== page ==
Chilblains are small, itchy swellings on the skin that occur as a reaction to cold temperatures. They usually affect the body's extremities, such as toes, fingers, ears, and nose. Chilblains can be uncomfortable, but rarely cause any permanent damage. They normally heal within a few weeks if cold is avoided.


Chilblains usually develop several hours after exposure to the cold. There is associated burning and itching in the affected regions.

The affected skin may also swell and turn red or dark blue. 

In severe cases, the surface of the skin may break, and sores or blisters can develop.  It is important not to scratch the skin as it can break easily and become infected.


Chilblains are the result of an abnormal reaction to the cold. They are common in places where damp, cold weather is common in winter.

When the skin is cold, blood vessels near its surface get narrower. If the skin is then exposed to heat, the blood vessels become wider. If this happens too quickly, blood vessels near the surface of the skin cannot always handle the increased blood flow.

This can cause blood to leak into the surrounding tissue, which may cause the swelling and itchiness associated with chilblains.

People at a higher risk of chilblains

Some people are more at risk of chilblains than others.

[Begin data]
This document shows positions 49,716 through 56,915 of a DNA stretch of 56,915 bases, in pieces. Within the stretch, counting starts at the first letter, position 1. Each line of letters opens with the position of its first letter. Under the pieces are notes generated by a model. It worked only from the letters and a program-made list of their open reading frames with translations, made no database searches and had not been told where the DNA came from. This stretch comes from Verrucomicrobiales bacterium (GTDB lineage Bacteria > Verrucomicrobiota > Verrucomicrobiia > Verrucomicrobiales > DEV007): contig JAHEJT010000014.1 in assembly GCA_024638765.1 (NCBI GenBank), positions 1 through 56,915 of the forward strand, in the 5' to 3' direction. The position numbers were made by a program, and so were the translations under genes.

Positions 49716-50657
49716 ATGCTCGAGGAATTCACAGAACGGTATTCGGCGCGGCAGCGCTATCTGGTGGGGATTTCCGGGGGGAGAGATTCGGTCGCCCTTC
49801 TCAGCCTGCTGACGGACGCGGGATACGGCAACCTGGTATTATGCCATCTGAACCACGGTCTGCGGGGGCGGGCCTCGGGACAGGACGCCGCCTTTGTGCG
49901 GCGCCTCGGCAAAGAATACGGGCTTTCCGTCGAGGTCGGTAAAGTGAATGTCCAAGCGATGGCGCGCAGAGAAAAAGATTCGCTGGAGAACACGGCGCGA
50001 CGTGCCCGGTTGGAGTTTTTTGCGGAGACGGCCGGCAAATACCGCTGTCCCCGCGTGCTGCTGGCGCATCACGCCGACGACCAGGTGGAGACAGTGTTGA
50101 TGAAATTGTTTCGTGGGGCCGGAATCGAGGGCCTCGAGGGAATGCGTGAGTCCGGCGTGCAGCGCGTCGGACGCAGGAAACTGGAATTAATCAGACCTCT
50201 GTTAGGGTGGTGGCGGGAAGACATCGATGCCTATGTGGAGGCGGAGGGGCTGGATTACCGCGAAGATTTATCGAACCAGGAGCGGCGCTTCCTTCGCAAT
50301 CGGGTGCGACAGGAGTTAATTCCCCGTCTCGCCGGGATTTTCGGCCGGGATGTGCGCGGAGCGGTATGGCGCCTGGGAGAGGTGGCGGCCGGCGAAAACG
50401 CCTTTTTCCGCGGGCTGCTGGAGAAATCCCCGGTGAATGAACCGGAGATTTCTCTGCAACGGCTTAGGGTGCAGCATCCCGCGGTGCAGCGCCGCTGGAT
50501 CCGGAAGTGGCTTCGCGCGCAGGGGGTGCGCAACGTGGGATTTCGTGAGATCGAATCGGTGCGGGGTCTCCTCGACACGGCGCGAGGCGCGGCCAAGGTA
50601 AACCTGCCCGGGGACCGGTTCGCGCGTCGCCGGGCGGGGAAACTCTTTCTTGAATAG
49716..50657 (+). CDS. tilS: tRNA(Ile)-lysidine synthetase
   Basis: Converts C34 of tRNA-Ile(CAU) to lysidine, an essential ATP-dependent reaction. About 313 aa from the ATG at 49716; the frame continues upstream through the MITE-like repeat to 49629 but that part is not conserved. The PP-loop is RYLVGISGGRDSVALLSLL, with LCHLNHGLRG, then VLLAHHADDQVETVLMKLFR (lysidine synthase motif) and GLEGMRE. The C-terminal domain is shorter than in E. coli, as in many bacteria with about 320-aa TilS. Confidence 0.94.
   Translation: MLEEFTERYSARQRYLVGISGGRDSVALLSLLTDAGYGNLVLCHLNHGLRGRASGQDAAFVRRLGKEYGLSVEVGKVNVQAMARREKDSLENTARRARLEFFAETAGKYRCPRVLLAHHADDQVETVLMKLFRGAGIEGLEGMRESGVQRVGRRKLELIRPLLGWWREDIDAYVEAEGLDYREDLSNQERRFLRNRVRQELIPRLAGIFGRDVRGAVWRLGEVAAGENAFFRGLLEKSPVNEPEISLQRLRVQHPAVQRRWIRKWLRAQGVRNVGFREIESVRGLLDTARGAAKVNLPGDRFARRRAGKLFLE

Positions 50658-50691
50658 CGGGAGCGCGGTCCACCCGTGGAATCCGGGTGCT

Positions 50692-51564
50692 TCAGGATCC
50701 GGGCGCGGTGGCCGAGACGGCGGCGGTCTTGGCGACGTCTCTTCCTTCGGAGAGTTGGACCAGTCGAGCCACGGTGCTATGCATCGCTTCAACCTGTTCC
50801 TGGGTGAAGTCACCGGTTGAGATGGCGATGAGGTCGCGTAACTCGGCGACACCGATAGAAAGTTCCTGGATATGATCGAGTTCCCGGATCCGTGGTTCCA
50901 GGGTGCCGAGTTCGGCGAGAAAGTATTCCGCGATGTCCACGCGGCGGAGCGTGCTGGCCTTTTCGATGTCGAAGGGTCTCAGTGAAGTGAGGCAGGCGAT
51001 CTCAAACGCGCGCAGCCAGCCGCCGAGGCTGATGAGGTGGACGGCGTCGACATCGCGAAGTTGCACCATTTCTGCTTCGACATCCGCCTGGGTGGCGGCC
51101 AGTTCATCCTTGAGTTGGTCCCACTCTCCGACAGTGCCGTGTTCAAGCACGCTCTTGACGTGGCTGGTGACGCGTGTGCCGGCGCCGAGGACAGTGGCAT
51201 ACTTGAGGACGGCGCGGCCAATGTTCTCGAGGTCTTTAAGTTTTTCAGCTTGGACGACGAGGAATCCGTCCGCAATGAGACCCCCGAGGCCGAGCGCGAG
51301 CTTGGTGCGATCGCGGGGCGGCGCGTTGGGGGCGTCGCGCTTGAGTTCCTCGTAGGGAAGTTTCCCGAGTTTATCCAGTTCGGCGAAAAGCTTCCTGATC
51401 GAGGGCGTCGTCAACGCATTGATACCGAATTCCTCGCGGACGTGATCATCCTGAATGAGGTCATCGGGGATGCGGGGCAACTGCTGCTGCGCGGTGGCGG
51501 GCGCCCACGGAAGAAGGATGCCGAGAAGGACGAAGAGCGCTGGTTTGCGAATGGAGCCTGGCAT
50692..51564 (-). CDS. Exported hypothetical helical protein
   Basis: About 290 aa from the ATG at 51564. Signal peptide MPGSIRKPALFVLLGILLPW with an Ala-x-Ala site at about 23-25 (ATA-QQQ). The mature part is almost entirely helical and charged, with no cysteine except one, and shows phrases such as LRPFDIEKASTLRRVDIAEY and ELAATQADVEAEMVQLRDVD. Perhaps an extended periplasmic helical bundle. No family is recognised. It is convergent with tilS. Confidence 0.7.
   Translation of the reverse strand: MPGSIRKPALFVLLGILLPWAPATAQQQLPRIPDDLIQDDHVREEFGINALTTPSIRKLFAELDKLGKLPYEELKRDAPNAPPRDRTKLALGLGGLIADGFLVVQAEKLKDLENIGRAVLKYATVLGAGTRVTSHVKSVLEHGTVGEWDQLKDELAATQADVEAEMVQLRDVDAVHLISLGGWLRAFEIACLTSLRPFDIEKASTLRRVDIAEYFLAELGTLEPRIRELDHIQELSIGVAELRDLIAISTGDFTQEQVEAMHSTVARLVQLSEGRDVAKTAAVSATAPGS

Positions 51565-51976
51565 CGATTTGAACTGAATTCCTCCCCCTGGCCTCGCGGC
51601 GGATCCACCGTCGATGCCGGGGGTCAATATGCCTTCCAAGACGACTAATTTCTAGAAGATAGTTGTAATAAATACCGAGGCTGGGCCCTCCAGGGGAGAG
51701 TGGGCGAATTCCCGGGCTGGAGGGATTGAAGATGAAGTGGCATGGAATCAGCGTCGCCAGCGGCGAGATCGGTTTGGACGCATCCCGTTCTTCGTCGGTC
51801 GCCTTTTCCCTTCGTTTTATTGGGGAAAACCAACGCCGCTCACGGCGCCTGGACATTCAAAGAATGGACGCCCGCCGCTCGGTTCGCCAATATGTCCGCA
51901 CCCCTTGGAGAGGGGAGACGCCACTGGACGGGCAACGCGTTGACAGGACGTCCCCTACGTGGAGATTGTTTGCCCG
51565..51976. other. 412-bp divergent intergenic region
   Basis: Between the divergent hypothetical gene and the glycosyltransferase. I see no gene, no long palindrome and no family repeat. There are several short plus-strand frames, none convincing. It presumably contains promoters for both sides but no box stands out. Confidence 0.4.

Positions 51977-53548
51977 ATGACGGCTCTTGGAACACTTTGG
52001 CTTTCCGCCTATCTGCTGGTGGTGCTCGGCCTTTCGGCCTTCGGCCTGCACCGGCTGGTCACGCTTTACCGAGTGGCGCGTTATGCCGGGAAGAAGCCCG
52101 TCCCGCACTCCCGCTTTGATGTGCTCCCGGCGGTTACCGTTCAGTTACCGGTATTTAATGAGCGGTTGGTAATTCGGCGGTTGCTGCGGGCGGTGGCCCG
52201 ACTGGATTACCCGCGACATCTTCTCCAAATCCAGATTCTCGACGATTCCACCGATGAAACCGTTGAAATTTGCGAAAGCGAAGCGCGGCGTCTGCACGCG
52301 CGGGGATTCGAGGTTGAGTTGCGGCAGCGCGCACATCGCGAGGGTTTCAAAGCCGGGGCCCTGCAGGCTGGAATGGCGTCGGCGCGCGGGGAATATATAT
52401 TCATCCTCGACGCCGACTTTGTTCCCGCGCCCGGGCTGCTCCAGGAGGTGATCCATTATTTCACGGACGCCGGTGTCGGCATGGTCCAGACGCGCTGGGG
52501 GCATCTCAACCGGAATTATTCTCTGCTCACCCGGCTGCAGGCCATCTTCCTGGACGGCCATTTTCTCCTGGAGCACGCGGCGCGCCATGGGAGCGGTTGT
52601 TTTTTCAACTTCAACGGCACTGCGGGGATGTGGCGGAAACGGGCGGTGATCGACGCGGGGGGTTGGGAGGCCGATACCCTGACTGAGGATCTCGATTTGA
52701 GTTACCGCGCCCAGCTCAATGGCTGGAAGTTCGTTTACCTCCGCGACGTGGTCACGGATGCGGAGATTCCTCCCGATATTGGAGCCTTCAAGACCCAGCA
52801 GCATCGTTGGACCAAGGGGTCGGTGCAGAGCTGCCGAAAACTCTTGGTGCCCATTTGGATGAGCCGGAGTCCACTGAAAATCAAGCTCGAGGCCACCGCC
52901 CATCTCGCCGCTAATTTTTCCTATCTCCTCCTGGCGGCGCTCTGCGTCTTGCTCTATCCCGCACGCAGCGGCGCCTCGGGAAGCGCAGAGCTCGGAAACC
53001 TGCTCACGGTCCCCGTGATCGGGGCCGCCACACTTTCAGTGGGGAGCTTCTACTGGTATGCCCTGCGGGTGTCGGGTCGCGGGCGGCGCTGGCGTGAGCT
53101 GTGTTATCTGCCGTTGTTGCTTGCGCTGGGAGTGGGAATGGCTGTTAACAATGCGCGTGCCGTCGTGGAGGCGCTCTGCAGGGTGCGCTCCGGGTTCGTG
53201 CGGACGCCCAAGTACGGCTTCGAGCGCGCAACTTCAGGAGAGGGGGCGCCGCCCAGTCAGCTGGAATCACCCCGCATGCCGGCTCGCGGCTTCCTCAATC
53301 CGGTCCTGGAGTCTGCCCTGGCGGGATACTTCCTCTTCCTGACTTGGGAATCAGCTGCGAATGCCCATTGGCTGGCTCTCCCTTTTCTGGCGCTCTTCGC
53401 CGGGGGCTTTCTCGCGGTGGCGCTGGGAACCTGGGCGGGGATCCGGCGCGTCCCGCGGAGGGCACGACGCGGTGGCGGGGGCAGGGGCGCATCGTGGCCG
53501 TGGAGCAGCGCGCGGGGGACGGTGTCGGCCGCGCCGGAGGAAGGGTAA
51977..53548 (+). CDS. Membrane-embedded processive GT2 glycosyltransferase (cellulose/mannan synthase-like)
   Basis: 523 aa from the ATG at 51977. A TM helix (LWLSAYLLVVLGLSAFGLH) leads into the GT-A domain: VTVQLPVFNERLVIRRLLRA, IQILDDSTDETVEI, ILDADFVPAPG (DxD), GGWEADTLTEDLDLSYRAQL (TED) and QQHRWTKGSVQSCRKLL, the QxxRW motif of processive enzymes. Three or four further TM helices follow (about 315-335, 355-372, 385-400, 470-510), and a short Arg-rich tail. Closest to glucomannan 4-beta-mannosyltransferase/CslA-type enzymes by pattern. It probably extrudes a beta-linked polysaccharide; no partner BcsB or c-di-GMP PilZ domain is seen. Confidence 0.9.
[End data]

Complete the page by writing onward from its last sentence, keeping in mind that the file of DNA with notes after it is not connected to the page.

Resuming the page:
This includes people with:

Poor circulation, a family history of chilblains, regular exposure to cold, damp or draughty conditions

A poor diet or low body weight, lupus, Raynaud's phenomenon

People who smoke.

Chilblains can also occur on areas of the feet exposed to pressure, such as a bunion or a toe that's squeezed by tight shoes.

Self-help tips

Limiting your exposure to the cold, looking after your feet.

Taking steps to improve your circulation.

If your skin gets cold, it is important to warm it up gradually. Heating the skin too quickly is one of the main causes of chilblains.

Stop smoking, keep active to improve your circulation.

Wear warm clothes and insulate your hands, feet and legs.

Avoid tight shoes and boots as these can restrict the circulation to your toes and feet.

Moisturise your feet regularly to stops them drying out and the skin cracking.

Eat at least one hot meal during the day to help warm your whole body.

Warm your shoes before you put them on and make sure damp shoes are dry before wearing them.

Warm your hands before going outdoors, soak them in warm water for several minutes and dry thoroughly, and wear cotton-lined waterproof gloves if necessary.


Chilblains often get better on their own after a week or two without treatment. No evidence supports the use of over-the-counter topical preparations for chilblains.

If they become recurrent you could be prescribed some medications to relax the blood vessels.

When do you get in touch with Sandsclinic?

If you have any pain or discolouration on you hands or feet, especially if it is not getting any better on its own.

We might just know how to handle it.